After four years of hard work I have finally submitted my PhD about refugee life stories. It’s been a thoroughly enjoyable experience – well except for the last few months of endless proofreading, formatting and reference checking!
My colleague, Professor Baden Offord, told me at the beginning of my PhD that it would be a time when I could research a project, delving deeply into subjects dear to me, without feeling guilty that I was sitting and reading a book. He was right. What a joy it has been to read books and articles about stories from refugees from around the world. I have examined the different ways stories are told and the influence this has on us as readers. I have studied the way stories make their way into the public domain, and, at the same time, I have written my own manuscript-length collection of stories about women from a refugee background. This writing has also forced me to examine my own role as a narrator and resulted in me telling some of my own story. My two supervisors, Dr Rachel Robertson and Associate Professor Caroline Fleay, are outstanding scholars and contributed to the joyful learning experience.
Eleven women and three men became co-collaborators as part of my writing, and I feel deeply honoured to have been able to work with them to create their stories. I collaborated with people from Afghanistan, Iran, Eritrea, Sudan, South Sudan, Somalia, Burma and Palestine. I have learnt so much and been humbled by their honesty and their resilience. All of them have agency and voice and a story to tell. I look forward to sharing them with you in due course.
My thesis is now with two examiners for some time so I am waiting in a kind of limbo. Most people have congratulated me on submitting my thesis and expect me to be out celebrating. I’m not. I don’t feel elated. I feel kind of numb. Apparently, this is a common feeling for many PhD students after something that has engulfed your life for years has quietly disappeared with the push of a “submit” button.
Hopefully I will officially pass sometime this year, then my goal is to turn the manuscript into a marketable book. It will need editing and a couple more stories will need to be added. If you are a woman from a refugee background or you know of someone, don’t hesitate to contact me. I want to help more people to share their stories.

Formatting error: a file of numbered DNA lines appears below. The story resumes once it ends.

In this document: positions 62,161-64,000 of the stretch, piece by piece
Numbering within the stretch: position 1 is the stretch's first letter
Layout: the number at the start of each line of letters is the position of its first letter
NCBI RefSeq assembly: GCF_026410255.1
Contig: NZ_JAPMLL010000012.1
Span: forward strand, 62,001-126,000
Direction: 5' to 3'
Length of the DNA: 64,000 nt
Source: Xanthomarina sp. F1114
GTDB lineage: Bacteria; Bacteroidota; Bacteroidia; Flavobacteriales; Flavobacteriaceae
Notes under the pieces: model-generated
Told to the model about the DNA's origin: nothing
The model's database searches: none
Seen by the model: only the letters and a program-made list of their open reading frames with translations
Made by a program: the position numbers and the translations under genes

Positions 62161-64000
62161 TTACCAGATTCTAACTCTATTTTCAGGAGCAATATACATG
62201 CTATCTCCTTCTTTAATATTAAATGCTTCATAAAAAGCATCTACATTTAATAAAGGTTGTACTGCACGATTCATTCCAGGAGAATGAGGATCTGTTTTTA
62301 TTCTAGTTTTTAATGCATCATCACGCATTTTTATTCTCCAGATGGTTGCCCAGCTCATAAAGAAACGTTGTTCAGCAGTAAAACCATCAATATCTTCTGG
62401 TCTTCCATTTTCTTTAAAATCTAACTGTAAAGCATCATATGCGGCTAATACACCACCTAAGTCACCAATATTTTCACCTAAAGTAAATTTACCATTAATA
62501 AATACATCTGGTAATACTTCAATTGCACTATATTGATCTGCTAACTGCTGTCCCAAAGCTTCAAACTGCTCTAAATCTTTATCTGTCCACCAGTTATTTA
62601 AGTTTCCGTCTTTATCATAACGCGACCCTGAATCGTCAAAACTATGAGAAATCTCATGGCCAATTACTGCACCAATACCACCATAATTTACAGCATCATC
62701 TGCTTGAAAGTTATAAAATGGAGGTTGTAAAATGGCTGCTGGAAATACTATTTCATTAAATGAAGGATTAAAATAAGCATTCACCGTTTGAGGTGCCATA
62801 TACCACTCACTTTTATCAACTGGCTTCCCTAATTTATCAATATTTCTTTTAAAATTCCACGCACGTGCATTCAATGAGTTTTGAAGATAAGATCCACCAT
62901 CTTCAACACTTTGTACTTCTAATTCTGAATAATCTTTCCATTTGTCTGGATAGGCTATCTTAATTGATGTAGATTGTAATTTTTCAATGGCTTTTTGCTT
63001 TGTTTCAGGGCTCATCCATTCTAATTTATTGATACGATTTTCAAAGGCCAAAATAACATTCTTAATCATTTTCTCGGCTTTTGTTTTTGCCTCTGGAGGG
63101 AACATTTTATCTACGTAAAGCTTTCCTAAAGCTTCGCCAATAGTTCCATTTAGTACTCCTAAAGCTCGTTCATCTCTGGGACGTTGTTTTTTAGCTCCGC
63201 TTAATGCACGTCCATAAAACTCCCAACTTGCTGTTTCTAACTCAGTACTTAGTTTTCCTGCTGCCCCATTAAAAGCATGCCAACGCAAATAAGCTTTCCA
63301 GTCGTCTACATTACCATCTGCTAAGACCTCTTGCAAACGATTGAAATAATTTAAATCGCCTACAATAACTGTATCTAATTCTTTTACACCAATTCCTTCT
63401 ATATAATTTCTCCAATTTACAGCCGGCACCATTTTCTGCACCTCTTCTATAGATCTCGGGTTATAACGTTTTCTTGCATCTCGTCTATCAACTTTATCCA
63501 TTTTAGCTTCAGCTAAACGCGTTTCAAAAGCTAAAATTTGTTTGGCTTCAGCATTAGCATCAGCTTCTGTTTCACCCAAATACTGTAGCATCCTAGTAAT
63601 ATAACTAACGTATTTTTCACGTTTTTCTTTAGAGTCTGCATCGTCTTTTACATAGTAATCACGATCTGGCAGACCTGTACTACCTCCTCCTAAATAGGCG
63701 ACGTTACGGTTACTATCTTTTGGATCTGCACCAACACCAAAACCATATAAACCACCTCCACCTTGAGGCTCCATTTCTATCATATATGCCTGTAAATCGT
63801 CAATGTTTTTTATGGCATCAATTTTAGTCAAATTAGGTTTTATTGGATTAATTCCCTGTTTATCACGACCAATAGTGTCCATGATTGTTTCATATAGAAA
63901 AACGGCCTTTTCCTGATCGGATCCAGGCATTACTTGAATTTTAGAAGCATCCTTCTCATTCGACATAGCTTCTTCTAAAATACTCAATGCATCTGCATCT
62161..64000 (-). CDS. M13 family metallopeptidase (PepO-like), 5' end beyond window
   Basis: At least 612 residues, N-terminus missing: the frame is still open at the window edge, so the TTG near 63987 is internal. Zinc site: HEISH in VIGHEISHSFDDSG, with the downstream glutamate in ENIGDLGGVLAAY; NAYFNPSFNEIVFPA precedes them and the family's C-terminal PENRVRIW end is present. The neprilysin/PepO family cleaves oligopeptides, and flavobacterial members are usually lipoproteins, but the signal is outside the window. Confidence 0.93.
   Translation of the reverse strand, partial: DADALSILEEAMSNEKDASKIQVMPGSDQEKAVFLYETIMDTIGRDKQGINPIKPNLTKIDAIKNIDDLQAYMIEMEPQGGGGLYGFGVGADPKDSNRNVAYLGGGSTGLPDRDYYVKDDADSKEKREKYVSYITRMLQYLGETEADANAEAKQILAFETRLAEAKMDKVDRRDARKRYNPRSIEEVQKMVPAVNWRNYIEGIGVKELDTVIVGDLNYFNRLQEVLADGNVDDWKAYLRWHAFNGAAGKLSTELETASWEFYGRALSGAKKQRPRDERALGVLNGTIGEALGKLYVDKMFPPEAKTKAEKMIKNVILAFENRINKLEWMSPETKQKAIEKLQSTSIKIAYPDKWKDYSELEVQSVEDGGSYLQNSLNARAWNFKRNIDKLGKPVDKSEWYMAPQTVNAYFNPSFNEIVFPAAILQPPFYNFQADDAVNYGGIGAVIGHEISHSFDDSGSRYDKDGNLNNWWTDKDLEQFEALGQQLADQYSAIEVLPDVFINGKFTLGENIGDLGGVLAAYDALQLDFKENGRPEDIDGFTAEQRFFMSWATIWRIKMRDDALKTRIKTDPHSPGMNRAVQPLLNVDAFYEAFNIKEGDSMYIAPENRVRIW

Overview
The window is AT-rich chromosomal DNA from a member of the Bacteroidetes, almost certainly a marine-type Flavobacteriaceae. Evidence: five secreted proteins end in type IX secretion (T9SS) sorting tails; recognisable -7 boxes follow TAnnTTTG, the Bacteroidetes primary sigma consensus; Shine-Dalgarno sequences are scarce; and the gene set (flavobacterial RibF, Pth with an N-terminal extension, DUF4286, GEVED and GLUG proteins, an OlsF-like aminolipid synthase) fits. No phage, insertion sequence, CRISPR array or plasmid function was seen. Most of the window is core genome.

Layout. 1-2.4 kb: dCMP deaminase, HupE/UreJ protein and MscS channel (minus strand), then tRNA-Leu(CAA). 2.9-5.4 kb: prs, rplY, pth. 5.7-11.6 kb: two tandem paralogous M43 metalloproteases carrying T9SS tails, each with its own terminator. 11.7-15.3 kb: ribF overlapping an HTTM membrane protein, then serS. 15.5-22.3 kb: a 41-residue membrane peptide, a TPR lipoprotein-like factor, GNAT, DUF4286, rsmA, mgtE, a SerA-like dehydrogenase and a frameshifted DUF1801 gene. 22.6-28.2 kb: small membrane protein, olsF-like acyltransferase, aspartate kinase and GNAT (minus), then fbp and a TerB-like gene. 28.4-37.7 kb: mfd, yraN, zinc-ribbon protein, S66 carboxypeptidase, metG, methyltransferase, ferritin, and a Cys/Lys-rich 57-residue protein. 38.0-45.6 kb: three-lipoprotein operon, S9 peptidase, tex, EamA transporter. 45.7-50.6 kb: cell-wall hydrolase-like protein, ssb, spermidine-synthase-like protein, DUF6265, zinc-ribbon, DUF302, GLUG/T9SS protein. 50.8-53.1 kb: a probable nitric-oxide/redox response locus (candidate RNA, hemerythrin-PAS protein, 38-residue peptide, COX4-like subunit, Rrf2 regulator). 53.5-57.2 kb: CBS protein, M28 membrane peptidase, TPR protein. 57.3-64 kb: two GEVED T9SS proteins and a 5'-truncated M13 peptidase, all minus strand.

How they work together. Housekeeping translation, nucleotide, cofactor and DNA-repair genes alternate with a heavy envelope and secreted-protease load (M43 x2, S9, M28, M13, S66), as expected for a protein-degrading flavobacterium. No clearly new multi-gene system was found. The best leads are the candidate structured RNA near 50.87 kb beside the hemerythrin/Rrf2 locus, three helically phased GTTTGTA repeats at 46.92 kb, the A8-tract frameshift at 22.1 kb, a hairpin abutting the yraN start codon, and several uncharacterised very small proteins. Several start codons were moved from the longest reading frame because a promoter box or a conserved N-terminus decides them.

What became clear throughout my research is that we don’t have access to refugee stories in the style that I write. I use direct testimony from people, conversation and historical context alongside my own reflections to entice the reader to think about their lives, as well as that of the person of a refugee background.
My way of advocating for refugee rights is to tell stories and I intend to keep doing this.
I will also be continuing my work on the board of Edmund Rice Centre WA and, now with a little more time on my hands, will look for other organisations where I can volunteer my time and expertise. So many need “hands-on” assistance as well as donations.
So far, I have been able to maintain my links with Curtin University. I am joining other writing colleagues to give an academic paper at a conference in Madrid in June and I continue to stay involved with the Centre for Human Rights Education. I have worked as a research assistant, co-authored one paper about the challenges of accessing higher education as an asylum seeker and am also working on another journal article.
So, whilst waiting for the examiners’ feedback on my thesis, I am taking a short break and then will be back to my life of writing stories and working at a grass-roots level in society to try and make a difference.
I met Farid, Paul, Piok and Fauzia (L-R) when writing More to the Story – conversations with refugees.